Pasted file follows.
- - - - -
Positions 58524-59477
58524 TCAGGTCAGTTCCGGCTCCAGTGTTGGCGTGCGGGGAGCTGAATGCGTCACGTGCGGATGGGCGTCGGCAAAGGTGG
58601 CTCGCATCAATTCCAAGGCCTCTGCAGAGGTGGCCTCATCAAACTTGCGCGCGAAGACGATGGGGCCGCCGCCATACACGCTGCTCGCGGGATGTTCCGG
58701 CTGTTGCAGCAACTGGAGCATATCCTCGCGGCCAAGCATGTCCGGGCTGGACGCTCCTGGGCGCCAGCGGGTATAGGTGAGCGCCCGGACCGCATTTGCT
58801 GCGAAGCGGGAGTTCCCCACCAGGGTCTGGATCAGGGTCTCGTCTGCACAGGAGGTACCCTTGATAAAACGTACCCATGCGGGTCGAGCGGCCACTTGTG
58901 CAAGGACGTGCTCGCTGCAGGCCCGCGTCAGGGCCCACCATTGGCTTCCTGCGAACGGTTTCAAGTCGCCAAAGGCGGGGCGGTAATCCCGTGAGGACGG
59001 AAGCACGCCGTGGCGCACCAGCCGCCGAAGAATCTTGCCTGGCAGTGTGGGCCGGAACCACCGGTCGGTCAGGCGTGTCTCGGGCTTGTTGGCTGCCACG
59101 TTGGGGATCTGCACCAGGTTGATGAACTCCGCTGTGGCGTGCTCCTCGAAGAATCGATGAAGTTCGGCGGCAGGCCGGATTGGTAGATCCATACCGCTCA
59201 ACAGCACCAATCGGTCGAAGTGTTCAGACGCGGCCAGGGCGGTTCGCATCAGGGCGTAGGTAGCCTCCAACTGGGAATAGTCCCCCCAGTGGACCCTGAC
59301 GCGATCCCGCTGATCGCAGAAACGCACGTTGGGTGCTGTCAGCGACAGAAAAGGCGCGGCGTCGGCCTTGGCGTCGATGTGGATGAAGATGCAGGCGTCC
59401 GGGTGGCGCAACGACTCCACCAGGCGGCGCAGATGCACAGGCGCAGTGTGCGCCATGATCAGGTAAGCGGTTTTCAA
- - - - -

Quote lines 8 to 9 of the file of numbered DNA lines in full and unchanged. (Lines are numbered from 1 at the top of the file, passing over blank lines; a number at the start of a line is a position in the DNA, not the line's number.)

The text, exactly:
59101 TTGGGGATCTGCACCAGGTTGATGAACTCCGCTGTGGCGTGCTCCTCGAAGAATCGATGAAGTTCGGCGGCAGGCCGGATTGGTAGATCCATACCGCTCA
59201 ACAGCACCAATCGGTCGAAGTGTTCAGACGCGGCCAGGGCGGTTCGCATCAGGGCGTAGGTAGCCTCCAACTGGGAATAGTCCCCCCAGTGGACCCTGAC